In Pursuit of a “Well-Rounded” Education

This is a story of becoming “well-rounded” while attending USD Law School, figuratively and literally.  How so, you say?  By getting pregnant during law school.  If you have babies on the mind, please listen up because I have some pros and cons for you to weigh in on and some unsolicited advice as well. 

Here’s my tale.  I returned to law school in August sporting my baby bump, not realizing the impact it would have on my peers.  Suddenly, other students starting sharing their desires to start a family, and I realized that having a baby is a taboo subject in law school.  A lot of students think about it, but no one really talks about it.  This is presumably because all of us at USD are on a professional track, and who needs a major league distraction like that in the middle of Torts, Contracts, or Crim Law.  Personally, my husband and I did not want to wait three years to start our family.  We are expecting our little one in December. 

Now, I am no expert but I did have the fortune of consulting with recent USD graduates who earned two titles during law school: Mom and J.D.  So, if you are thinking about rounding out your belly and your education, here are some things for you to consider. 


  • If you are ready for a family, you don’t have to wait three years.  Getting pregnant is also a little like gambling in Vegas—you don’t know when you will hit the jackpot, so starting in law school means less pressure to make it happen right away. 
  • It may help you find a job after school, if you can tout to a prospective employer that you will not need maternity leave in the near term.  The fast track to partnership doesn’t exactly leave time for making babies.   
  • As a student, you have more flexibility in choosing your schedule than you would with a full-time job.  Part-time study is also an option that offers more time for baby and studying. 
  • Making time for class and studying is easier if you have family members nearby or a nanny to help take care of your little one.  If you have the support system in place, you are miles ahead.  If not, see the con argument below. 


  • Law school is tough enough without having the toll of pregnancy and the time demands of taking care of a newborn.  Your GPA might not get along well with morning sickness, labor, and lack of sleep. 
  • It is difficult to know how you are going to “feel” during pregnancy; some days are better than others.  I have had a relatively nausea-free time, but everyone is different.  It may be difficult to plan when you are going to feel well.  I would suggest trying to stay ahead of the syllabus and outline early for those bad days when you are unable to study.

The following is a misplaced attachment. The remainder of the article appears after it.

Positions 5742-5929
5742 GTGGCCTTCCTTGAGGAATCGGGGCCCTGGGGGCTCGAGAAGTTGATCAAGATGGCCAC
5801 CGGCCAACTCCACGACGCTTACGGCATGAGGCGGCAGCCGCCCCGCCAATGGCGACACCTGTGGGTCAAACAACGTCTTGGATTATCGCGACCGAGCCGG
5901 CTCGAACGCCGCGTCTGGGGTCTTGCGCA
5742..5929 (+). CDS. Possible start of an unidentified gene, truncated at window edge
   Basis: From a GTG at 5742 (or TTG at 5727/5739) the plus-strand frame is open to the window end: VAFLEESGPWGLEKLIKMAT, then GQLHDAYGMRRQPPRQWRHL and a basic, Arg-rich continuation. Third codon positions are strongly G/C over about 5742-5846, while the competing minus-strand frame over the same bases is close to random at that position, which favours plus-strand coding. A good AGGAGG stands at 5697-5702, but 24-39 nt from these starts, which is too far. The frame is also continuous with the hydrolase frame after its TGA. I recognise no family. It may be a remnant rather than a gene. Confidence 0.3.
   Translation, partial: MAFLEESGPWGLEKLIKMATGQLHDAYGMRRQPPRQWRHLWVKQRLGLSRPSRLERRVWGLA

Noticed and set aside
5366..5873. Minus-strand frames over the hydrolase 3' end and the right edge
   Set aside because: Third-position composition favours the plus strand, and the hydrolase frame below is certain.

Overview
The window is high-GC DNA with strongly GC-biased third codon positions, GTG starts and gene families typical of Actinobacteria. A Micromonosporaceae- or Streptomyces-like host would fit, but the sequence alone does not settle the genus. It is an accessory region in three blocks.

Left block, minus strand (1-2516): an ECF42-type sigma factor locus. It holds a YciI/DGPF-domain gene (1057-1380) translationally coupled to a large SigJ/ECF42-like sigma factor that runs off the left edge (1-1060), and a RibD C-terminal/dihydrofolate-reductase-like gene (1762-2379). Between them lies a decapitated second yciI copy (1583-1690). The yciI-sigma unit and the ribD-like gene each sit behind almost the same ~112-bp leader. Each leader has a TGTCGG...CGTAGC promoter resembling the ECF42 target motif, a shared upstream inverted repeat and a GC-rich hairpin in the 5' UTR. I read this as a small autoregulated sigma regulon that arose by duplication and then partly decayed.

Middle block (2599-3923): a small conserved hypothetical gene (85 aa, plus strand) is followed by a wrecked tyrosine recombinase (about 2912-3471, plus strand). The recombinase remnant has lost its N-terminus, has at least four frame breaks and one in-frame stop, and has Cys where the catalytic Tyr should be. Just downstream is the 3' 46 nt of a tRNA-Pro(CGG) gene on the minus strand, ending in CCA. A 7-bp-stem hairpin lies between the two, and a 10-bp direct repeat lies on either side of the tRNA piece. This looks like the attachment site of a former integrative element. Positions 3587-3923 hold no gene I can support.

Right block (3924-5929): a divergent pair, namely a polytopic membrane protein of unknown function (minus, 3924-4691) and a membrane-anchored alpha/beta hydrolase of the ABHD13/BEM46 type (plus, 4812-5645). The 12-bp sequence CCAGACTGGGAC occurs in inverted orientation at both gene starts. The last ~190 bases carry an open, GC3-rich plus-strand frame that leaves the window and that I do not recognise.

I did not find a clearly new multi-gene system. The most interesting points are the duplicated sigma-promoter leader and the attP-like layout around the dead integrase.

• Pregnancy and motherhood could hurt you in a tight job market by limiting your time for clerking and networking.   
  • Help is essential when balancing a baby and law school, and child care is expensive.  Law school may not leave much room in the budget for a nanny or day care if you don’t have family around to help. 

The best way to balance pregnancy and law school is to be prepared.  Have an idea of who is going to help with the babysitting, and choose a feasible class schedule.  Once the due date is near, make sure you plan for the baby’s early arrival.  Set up the room, install the car seat, wash the clothes, study and write your papers in advance.  Did I really just write that?  Try to plan ahead; try to study and write your papers in advance.

Bottom line, getting pregnant and having kids in law school is a very personal decision, and no soapbox is high enough to stand on and preach otherwise.  It is important to be able to manage stress and multi-task, but I believe moms are the best multi-taskers in the world,  aren’t they?  So, should you choose to take the path to parenthood, just know it is possible and that there are other moms (and dads) who have already paved the way.
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